I remember my first apartment. It never felt like home, it was sparse and empty. It smelled of stale cigarets and flat beer. But I needed to go there and find things out for myself. I had to rid myself of parents and daily routines of doing chores——that draining feeling of being someones child, being someones pride and burden. It’s an awful feeling of being young and realizing that you’re going nowhere fast. Failure is a brutal teacher.
I thought it was going to be a lot different. I dreamt that there’d be girls, all kinds of girls. Girls dancing with me in the dark, spending their nights in my ramshackle pad. I thought there’d be late night parties, beer for breakfast and never having to make my bed or mow my dad’s lawn. But mainly, it ended up being me and a couple of buddies sitting on my broken down couch, smoking pot and drinking the cheapest beer we could find.
We found out the hard way that the girls wanted boys with fancy cars and college bound incomes. They went for the boys who were going to Cabo for Spring Break and living off the money their parents gave to them freely.
Me and my buddies spent long nights hanging out in my dimly lit apartment. Our big plans veiled the fear that our dreams were like all those pretty girls, untouchable, just out of reach. And it ached deep down to watch them walk by, hand in hand with their privileged preppies. They left a trail of republican stench in their wake.
As for us, we were never going to comprises and end up working for “the man”. We were going to travel, see the world, have grand adventures and yes, we’d find carefree girls too. But we found out that everything had a price, everything cost money. The fast-food jobs sucked, and the jobs working at the Canneries were tedious, heartless and grueling. We were constantly being fired for showing up late, or being hungover and not showing up at all. We were expendable to “the man”. Our only refuge was the broken down apartment where we could exchange big ideas and plot out our untested futures.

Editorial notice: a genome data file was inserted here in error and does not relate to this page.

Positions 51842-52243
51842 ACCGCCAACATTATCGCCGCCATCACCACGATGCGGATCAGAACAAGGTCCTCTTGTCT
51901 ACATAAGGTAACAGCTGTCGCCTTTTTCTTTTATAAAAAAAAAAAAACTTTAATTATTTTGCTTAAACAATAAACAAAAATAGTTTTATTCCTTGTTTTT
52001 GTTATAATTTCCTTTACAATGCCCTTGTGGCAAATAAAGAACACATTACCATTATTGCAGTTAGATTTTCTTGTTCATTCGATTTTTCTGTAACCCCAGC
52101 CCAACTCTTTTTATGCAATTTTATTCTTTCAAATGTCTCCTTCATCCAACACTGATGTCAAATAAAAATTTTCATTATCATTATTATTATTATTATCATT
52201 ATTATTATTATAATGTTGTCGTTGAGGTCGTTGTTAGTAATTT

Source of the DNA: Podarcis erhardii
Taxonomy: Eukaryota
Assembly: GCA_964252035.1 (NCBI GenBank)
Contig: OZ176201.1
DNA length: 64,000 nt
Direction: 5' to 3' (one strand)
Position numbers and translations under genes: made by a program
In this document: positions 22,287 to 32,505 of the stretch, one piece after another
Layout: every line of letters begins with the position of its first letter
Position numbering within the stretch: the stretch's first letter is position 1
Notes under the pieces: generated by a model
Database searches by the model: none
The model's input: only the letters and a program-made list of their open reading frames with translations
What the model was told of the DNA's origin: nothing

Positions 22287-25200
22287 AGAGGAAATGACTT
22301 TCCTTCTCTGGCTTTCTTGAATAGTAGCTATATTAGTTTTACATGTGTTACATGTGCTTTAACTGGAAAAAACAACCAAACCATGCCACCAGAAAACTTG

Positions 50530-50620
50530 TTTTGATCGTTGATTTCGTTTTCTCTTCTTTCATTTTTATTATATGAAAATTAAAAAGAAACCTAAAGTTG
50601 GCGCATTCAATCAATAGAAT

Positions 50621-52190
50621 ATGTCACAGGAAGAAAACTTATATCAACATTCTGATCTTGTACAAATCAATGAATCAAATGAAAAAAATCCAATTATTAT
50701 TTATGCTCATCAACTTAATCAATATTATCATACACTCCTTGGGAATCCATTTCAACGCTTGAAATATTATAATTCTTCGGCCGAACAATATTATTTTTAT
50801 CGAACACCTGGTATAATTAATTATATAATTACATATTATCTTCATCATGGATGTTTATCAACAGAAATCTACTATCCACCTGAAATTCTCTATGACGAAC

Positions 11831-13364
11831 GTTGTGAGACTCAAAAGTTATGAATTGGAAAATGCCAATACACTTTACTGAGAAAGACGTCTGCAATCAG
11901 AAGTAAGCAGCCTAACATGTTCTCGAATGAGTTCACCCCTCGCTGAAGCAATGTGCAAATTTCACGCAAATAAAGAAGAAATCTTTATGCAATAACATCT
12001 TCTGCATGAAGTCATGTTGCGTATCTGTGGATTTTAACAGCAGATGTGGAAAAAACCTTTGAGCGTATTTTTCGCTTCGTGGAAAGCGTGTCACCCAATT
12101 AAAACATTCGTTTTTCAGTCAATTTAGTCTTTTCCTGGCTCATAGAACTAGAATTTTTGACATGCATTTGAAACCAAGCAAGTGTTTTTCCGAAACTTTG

But, this world is designed to castrate young men and squeeze every last drop of life out of them. They wanted us to be content working at their mindless, meaningless, soul sucking jobs that were designed to make us feel insignificant, replicable. Replaceable like a worn out part or broken piece of machinery. They enjoyed watching us fight each other over the table scraps they tossed us.
There would be a string of rundown apartments, quicksand jobs and that sound of silent screams of someone under water, someone suffocating. The American Dream was a con, a lost cause, a carrot dangling just out of reach, but close enough to keep us plodding along like dimwitted plow horses.
So, one day I woke up and I stopped trying to be something or somebody. I stopped, shook my head and walked away from it all, from the city and its constant drone of nothingness. Along with its horde of brainwashed proletariat working stiffs, who’s only purpose was to make the rich richer. They worked at dreadful jobs to pay the mortgage on houses they left empty so that they could go to work and pay their mortgage. They got loans to buy cars that they drove from home to work and from work to home in a vicious circle. It all seemed so senseless to me. There was nothing there for me. I had no use for that world that once left me feeling insignificant. I moved to the mountains and never looked back. I found purpose hiking in the woods and sharing sunsets and sunrises with fellow pariahs.
Like I said “I had to find things out for myself”.